The Albigenses were Protestants who lived in the country of Albi. They were condemned in the council of Lateran by order of Pope Alexander III, but their numbers grew so rapidly that many cities were inhabited exclusively by them, and they converted several important noblemen.

The Pope wanted to rid the empire of these people that he considered heretics, and so encircled the city of Beziers. No amount of compromise or discussion could pacify the troops surrounding the city. The inhabitants were told that unless the Albigenses would give up their religion and conform to the Church of Rome, there could be no mercy. The Roman Catholics living within the walls of Beziers urged the Albigenses to comply; but the Albigenses nobly answered that they would not forsake their religion. They said that God was able if He pleased to defend them; but if He would be glorified by their holding onto their faith unto death, it would be an honor for them to die for His sake. The Catholics, finding it impossible to persuade the Albigenses to surrender to the will of Rome, sent their bishop to beg the army legate to not include them in the punishment of the Albigenses.

Peter Waldo, after whom the Waldenses are named. Public Domain
When he heard this, the legate flew into a passionate rage and declared that, “if all the city did not acknowledge their fault, they would all taste of one curse, without distinction of religion, sex, or age.” The inhabitants refused to yield to such terms, and consequently were fiercely attacked. Every cruelty was practiced; the groans of men dying in pools of blood were heard amid the cries of mothers, who after being brutalized by the soldiers, had their children taken from them and killed before their eyes. On July 22, 1209, the beautiful city of Beziers was destroyed by fire, the cathedral of Saint Nazaire burned with its terrified inhabitants who had taken refuge inside. All that remained was a heap of ruins. In all, 60,000 men, women, and children were murdered. More and more towns where the Albigenses lived were destroyed in a similar fashion.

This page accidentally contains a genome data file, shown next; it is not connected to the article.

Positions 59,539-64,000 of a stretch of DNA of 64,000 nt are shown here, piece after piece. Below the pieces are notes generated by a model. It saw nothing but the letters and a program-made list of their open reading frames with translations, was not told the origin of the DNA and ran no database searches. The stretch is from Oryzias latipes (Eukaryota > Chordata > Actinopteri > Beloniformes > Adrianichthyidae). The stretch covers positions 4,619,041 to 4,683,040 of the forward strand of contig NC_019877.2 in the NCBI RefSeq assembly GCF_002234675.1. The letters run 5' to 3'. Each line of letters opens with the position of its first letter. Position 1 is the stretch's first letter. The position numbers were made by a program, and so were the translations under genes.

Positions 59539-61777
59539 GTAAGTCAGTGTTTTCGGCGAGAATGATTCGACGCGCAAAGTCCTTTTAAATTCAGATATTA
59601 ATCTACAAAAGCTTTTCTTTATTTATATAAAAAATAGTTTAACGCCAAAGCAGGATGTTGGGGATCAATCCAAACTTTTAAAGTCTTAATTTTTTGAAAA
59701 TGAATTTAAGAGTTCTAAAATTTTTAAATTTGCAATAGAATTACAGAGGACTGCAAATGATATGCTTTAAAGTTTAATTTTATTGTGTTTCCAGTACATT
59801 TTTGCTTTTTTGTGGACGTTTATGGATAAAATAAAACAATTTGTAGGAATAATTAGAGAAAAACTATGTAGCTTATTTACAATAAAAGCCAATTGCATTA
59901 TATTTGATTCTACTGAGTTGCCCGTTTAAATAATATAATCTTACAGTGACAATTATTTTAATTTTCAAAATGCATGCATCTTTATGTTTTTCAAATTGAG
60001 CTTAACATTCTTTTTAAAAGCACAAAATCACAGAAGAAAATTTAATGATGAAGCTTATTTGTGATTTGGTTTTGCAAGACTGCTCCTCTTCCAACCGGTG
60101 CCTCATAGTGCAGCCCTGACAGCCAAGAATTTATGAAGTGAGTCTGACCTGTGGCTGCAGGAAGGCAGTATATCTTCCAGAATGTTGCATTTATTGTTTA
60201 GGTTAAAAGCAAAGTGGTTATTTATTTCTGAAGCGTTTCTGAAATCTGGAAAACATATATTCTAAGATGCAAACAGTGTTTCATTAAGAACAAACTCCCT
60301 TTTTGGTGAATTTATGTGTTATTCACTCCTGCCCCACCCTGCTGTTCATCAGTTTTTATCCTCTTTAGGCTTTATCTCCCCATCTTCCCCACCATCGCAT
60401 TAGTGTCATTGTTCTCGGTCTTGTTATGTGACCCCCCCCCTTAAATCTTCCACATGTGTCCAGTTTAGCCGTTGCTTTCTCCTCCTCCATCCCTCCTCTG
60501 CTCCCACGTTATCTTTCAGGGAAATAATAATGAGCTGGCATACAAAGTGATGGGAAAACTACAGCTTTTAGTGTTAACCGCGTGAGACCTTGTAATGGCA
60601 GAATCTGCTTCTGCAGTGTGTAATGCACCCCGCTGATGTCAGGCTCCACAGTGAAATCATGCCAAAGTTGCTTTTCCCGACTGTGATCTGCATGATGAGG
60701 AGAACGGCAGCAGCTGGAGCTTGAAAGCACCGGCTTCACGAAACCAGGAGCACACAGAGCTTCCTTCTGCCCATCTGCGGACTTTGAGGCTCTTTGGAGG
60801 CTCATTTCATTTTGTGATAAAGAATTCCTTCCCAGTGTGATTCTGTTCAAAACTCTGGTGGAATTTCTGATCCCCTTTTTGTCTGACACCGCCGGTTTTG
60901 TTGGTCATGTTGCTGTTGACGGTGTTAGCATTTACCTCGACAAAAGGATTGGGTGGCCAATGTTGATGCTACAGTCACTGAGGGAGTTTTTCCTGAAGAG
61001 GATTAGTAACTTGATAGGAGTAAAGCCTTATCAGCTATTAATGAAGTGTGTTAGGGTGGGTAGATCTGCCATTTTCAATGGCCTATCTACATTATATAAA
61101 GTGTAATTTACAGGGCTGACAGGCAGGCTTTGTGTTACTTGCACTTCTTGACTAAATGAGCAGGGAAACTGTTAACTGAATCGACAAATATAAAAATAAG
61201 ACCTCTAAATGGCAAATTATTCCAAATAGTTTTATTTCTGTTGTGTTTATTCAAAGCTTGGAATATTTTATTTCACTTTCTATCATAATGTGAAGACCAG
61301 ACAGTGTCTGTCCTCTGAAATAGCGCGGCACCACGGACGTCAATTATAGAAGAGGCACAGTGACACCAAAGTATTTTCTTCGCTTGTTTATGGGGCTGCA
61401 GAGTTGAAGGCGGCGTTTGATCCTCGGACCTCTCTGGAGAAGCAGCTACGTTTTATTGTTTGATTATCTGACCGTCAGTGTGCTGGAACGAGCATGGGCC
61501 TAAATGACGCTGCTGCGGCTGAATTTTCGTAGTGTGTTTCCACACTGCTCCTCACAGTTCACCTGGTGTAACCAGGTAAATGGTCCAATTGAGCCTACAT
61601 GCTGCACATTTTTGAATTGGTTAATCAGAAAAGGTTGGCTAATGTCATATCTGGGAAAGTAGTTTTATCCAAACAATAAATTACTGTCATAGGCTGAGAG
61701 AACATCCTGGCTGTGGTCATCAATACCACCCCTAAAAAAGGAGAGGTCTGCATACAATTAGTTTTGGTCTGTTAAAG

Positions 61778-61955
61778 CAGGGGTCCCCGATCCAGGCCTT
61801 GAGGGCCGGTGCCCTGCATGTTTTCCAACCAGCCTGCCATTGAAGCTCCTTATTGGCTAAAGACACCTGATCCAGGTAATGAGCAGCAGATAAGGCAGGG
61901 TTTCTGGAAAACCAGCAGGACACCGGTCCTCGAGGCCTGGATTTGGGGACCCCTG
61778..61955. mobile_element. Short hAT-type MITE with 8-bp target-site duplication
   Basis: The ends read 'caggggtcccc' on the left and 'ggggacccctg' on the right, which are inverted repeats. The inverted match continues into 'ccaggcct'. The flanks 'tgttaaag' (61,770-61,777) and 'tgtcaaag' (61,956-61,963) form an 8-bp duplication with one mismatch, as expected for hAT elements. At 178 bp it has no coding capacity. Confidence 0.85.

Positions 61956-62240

In 1620, persecution against the Albigenses was renewed. At a town called Tell, while the minister was preaching to a congregation of the reformed, the papists attacked and murdered a number of the people. One lady of eminence was exhorted to change her religion, especially for the sake of her child. She replied, “I did not quit Italy, my native country, nor forsake the estate I had there, for the sake of Jesus Christ, to renounce Him here. With regard to my infant, why should I not deliver him up to death, since God gave His Son to die for me?” The persecutors then killed the woman, but not before taking her child and giving him to a Catholic nurse to bring up.

An Albigense young lady of a noble family was seized and carried through the streets. After mocking and beating her, the brutal multitude told her to call upon the saints, to which she replied, “my trust and salvation is in Christ only; for even the virgin Mary, without the merits of her Son, could not be saved.” Upon hearing this, the multitude killed her.

These barbarous acts continued until the brave and faithful Albigenses were completely eradicated.

Adapted from John Foxe, The Book of Martyrs (London: Pickering & Inglis, no date): 23-28.